Date of Award
Master of Arts
Debora R. Baldwin
Michael Olson, Gina Owens, Katherine Rowinski
Numerous physiological changes occur during periods of high stress and learning Spanish as a second language in a classroom setting may induce significant levels of academic stress. A possible solution is the use of therapy dogs in second language classes since therapy dogs are known to lower stress and improve physiological measures such as heart rate and blood pressure. Data were collected from 18 University of Tennessee-Knoxville juniors and seniors. A within subjects design required participants to listen to a short Spanish lesson during three conditions: baseline, therapy dog, and no therapy dog. In all conditions, saliva samples were collected to test for cortisol levels and three surveys (Foreign Language Classroom Anxiety Scale, Life Orientation Test, and General Self-Efficacy Scale) were completed. Phonological learning was measured during the last two conditions. Two Spanish instructors evaluated each participant’s phonological accuracy using a 5-point Likert scale. Cortisol assays were completed with the saliva samples. Repeated measures ANOVAs and correlational analyses were performed on all data. Results were mixed and largely non-significant. Mean phonological scores were higher for the therapy dog condition but statistical significance was not achieved. Cortisol levels decreased significantly for each subsequent condition, suggesting that stress was reduced with the passage of time and acclimation to the experimental environment. FLCAS scores were lowest when the therapy dog was present, but the difference was not significant. Findings suggest that therapy dogs do appear to reduce some aspects of stress and improve phonological learning to a small extent. Further studies using measurements that may better capture the stress-relieving abilities of therapy dogs and how that reduced stress may improve second language learning are suggested.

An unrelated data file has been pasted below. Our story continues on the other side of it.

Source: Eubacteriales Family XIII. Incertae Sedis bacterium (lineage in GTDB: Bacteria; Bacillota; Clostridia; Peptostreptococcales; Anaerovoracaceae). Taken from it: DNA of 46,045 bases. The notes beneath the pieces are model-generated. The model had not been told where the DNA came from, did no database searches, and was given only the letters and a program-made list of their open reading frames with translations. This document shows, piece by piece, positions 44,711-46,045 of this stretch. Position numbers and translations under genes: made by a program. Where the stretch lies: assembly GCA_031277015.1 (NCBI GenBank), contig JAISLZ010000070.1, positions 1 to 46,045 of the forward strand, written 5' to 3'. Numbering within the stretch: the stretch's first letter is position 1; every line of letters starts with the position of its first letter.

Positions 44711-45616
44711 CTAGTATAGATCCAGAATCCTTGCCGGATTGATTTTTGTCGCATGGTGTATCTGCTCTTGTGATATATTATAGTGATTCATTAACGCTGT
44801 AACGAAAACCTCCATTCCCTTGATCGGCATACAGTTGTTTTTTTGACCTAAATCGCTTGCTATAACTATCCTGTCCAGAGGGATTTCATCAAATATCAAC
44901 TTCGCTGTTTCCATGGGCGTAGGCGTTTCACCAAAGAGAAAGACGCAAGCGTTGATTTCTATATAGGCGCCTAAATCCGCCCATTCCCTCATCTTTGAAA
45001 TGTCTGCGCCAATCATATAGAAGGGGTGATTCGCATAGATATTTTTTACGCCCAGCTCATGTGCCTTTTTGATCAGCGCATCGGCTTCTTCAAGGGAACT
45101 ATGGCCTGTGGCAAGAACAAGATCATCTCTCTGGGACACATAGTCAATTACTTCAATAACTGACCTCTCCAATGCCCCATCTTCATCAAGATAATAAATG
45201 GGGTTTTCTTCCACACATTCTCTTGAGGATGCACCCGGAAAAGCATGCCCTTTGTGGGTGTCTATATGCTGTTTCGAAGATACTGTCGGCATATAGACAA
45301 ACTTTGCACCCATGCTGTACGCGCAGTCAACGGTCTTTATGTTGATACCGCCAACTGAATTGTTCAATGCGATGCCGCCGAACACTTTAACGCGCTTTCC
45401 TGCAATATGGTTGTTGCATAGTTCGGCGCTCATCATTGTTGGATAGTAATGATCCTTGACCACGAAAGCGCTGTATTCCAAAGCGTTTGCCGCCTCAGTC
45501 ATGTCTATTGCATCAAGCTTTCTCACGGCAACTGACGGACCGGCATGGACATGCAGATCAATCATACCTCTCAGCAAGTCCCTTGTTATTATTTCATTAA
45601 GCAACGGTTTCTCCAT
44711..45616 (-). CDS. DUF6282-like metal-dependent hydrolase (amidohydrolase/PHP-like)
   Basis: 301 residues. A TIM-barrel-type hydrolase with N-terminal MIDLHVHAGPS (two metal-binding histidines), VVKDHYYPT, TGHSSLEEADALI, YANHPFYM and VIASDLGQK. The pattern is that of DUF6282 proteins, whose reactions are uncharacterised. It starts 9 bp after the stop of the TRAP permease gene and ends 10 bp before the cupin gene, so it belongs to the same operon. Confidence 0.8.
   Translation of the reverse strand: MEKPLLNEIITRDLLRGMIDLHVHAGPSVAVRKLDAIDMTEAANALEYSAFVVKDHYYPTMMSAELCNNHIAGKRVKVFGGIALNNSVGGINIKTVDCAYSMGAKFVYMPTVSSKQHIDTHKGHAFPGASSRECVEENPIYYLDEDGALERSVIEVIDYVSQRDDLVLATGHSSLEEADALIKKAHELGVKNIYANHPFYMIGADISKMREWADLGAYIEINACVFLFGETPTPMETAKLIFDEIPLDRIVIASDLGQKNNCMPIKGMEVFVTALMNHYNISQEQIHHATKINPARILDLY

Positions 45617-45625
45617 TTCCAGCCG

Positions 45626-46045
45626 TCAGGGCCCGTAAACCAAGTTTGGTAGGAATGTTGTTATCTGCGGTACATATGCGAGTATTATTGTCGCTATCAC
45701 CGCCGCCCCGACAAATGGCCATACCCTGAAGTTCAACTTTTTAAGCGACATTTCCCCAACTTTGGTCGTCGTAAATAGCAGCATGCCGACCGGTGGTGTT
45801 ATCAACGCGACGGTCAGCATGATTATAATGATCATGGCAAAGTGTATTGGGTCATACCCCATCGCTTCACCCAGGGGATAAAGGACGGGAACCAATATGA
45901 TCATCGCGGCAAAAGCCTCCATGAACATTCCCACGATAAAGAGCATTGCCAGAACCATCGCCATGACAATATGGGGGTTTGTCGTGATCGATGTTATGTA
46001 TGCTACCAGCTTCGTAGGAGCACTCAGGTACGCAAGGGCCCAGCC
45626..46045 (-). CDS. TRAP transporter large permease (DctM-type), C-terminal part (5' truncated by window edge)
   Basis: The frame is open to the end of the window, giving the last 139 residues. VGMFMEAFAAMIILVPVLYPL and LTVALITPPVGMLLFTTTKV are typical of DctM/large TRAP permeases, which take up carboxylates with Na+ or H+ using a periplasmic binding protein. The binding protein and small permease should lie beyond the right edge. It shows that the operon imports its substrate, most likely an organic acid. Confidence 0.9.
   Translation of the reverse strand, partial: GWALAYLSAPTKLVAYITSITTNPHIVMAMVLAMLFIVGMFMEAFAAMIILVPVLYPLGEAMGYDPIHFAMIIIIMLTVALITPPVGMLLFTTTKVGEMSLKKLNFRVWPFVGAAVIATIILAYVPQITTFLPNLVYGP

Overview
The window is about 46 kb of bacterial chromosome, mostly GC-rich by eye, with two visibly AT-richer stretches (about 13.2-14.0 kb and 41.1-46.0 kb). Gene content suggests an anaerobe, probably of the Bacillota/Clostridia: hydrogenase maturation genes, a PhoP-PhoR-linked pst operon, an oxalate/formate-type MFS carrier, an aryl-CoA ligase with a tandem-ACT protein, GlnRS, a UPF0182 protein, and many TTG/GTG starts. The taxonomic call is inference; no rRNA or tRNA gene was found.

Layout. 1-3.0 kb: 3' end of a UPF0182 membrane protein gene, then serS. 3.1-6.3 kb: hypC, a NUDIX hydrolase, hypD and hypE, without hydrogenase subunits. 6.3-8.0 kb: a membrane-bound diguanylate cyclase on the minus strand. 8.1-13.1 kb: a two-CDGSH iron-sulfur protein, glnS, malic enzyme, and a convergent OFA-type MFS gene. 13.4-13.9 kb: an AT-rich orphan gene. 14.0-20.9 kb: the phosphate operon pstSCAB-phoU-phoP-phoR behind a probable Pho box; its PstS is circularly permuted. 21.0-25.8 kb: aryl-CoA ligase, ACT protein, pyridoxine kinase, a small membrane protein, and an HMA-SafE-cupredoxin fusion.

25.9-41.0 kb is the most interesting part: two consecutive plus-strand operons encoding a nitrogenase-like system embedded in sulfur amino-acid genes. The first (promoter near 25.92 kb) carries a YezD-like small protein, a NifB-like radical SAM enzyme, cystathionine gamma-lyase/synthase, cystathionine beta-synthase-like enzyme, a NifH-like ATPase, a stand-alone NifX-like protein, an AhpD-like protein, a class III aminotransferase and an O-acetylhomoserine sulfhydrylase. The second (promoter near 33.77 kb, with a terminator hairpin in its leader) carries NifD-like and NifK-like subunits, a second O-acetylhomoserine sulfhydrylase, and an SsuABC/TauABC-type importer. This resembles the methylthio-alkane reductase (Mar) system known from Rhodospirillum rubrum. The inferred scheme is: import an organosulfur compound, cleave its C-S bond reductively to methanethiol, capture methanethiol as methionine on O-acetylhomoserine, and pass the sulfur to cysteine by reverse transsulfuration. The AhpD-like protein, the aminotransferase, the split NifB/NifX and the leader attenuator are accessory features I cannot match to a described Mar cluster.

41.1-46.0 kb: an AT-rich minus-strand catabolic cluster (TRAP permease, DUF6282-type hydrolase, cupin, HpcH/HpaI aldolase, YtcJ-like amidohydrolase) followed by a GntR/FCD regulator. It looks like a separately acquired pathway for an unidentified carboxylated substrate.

Henry, Elaine Maralee, "Do Dogs Increase Learning? The Effect of Therapy Dogs on Academic Stress and Spanish Second Language Learning. " Master's Thesis, University of Tennessee, 2013.